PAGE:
Danson Park

Danson Park, Bexley

A historic parkland site and surrounding suburban development, situated west of Bexleyheath and south of Welling

Danson House elevation

The estate was men­tioned as ‘Den­syn­ton’ and ‘Dans­ing­ton’ in the late 13th cen­tu­ry and the name may have referred to a farm­stead belong­ing to a man called Den­e­sige. It had become Danston by 1327 but the final change to Dan­son was­n’t record­ed until c.1762, when sug­ar mer­chant John Boyd com­mis­sioned the con­struc­tion of what Pevs­ner calls a “crys­talline vil­la” here.

Shown in the pho­to above, the vil­la was designed by Robert Tay­lor, one of the archi­tects of the Bank of Eng­land, and its grounds were land­scaped in the style of Capa­bil­i­ty Brown – or per­haps by the man him­self. Brown may also have been respon­si­ble for Chapel House, a churchi­fied cot­tage built on the far side of the park as an eye-catch­er.

Dan­son House was orig­i­nal­ly flanked by free-stand­ing pavil­ions, which were demol­ished around 1800, when the present sta­ble block was built.

In 1881 Alfred Bean – then own­er of the Dan­son estate – began to devel­op the neigh­bour­ing sub­urb of Welling. Bean died in 1890 but his wid­ow sur­vived for anoth­er 31 years, where­upon the Dan­son estate was divid­ed into lots and sold.

Bex­ley coun­cil bought the man­sion and 224 acres of park­land for £15,000 in 1924 and spent anoth­er £3,500 con­vert­ing the park for pub­lic use. The remain­der of the estate was spo­rad­i­cal­ly devel­oped for hous­ing over a peri­od of near­ly 15 years with a vari­ety of styles and sizes rang­ing from semi-detached bun­ga­lows to mock-Tudor man­sions, plus a hand­ful of mod­ernist vil­las. Post-war change in the Dan­son local­i­ty has most­ly been lim­it­ed to the improve­ment and enlarge­ment of exist­ing prop­er­ties.

From 1995 to 2005 Dan­son House was metic­u­lous­ly restored from a state of near ruin by lease­hold­ers Eng­lish Her­itage, while the sta­ble block was con­vert­ed to a pub and restau­rant, shown in the pho­to below.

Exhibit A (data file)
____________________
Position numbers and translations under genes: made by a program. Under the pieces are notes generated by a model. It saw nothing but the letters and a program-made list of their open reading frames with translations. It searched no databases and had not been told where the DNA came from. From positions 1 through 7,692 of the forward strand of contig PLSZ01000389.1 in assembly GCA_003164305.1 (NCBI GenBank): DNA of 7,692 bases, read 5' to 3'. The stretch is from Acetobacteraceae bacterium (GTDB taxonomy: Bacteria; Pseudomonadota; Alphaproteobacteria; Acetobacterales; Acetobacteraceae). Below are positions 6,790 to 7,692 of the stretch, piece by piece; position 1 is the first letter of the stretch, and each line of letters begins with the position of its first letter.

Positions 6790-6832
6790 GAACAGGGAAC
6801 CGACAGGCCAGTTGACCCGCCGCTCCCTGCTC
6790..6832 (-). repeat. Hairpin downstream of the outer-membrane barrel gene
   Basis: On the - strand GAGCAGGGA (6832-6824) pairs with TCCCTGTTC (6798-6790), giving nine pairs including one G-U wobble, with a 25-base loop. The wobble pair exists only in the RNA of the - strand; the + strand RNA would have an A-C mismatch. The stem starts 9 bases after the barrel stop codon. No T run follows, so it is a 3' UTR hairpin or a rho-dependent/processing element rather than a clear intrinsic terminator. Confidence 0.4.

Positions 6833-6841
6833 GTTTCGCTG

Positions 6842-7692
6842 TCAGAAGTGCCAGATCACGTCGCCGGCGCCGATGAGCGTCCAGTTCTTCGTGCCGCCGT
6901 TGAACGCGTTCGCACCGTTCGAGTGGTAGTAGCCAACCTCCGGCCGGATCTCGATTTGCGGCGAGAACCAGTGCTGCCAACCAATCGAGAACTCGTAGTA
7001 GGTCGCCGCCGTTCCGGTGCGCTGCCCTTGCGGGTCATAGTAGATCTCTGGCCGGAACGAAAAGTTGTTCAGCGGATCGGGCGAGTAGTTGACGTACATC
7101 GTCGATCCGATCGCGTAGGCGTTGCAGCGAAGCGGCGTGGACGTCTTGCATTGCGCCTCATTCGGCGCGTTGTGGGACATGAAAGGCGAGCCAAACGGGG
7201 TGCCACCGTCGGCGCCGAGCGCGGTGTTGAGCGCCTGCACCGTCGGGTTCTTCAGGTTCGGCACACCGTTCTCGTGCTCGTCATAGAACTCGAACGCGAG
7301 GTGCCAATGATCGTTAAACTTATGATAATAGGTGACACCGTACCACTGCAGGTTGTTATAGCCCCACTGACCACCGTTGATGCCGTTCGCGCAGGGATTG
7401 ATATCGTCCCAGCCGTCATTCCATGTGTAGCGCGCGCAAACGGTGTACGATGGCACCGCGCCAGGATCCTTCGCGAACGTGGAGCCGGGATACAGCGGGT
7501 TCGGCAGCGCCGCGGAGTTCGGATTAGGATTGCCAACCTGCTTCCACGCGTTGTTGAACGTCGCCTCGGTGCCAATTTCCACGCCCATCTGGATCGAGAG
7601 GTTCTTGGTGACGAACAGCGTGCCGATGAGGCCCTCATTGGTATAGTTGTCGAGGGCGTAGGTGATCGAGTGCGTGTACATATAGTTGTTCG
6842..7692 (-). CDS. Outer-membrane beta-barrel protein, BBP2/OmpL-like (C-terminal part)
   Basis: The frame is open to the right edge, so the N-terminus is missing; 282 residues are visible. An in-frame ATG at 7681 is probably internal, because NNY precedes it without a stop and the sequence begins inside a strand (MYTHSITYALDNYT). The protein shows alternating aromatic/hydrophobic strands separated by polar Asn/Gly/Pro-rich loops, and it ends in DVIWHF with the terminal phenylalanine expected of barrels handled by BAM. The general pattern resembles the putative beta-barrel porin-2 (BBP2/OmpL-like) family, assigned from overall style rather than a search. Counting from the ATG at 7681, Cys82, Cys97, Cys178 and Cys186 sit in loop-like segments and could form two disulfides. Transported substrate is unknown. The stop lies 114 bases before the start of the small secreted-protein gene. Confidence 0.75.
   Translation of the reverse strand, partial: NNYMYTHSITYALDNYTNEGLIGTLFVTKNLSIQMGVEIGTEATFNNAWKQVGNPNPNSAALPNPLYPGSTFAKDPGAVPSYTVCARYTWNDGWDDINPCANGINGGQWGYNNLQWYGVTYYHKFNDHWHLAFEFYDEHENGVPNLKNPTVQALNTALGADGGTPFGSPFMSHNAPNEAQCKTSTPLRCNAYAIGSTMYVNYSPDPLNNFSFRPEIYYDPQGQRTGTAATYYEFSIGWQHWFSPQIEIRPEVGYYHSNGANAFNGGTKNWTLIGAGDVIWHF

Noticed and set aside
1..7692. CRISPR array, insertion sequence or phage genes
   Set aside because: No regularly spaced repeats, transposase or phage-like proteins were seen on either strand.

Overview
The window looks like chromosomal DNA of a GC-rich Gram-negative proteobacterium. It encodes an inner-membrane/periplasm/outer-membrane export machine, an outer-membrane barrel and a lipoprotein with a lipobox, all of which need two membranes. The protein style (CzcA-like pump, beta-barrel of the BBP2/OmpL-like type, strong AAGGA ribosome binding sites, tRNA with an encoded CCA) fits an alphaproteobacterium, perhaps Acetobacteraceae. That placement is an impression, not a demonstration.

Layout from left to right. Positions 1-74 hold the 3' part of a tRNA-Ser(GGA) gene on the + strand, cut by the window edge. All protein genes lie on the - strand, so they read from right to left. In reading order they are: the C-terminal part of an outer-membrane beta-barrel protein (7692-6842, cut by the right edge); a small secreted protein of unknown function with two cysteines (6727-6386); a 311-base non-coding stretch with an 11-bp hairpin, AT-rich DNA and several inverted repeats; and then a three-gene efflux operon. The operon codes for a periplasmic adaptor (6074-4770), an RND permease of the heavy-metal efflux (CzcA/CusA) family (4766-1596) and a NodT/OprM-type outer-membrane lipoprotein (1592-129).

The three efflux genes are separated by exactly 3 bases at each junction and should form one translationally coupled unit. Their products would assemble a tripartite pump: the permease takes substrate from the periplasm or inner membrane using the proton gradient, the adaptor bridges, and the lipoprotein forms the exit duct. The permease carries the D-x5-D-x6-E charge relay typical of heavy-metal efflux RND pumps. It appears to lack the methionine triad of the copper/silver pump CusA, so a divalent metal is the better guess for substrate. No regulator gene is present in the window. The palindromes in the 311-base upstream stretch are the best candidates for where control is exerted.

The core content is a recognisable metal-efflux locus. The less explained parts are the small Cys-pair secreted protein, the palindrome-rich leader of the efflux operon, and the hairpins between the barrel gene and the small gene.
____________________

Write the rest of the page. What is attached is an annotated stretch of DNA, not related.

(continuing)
Hidden London: Danson stables

The grade I list­ed man­sion was placed in the care of Bex­ley Her­itage Trust, which organ­ised exhi­bi­tions and a vari­ety of events here. Dis­mal­ly, the Lon­don Bor­ough of Bex­ley revoked its grant to the BHT from the start of the 2016 finan­cial year. The trust did not sur­vive this body blow and the coun­cil took direct con­trol of Dan­son House, mak­ing it the borough’s reg­is­ter office while also open­ing it to the pub­lic every Sun­day from 10am to 4pm. It’s doubt­ful whether Eng­lish Her­itage would have drained its restora­tion funds if it had known pub­lic access would be so restrict­ed.

The adjoin­ing park­land is per­haps the borough’s finest open space and boasts exten­sive sport­ing facil­i­ties. The lake is used for boat­ing and wind­surf­ing.

Now sep­a­rat­ed from the park by the A2 Rochester Way, Chapel House has sur­vived but it is on Eng­lish Her­itage’s At Risk Reg­is­ter.

Postcode areas: Welling, DA16 and Bexleyheath, DA6
Population: 10,864 (2011 census)
Further reading: Richard Lea and Chris Miele, Danson House: The Anatomy of a Georgian Villa, English Heritage, 2011
See also: neighbouring Upton and its Red House

 

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* The picture of Danson House at the top of this page is adapted from an original photograph uploaded by ‘Primrose’ to Pixabay. The photo of Danson Stables is by the author.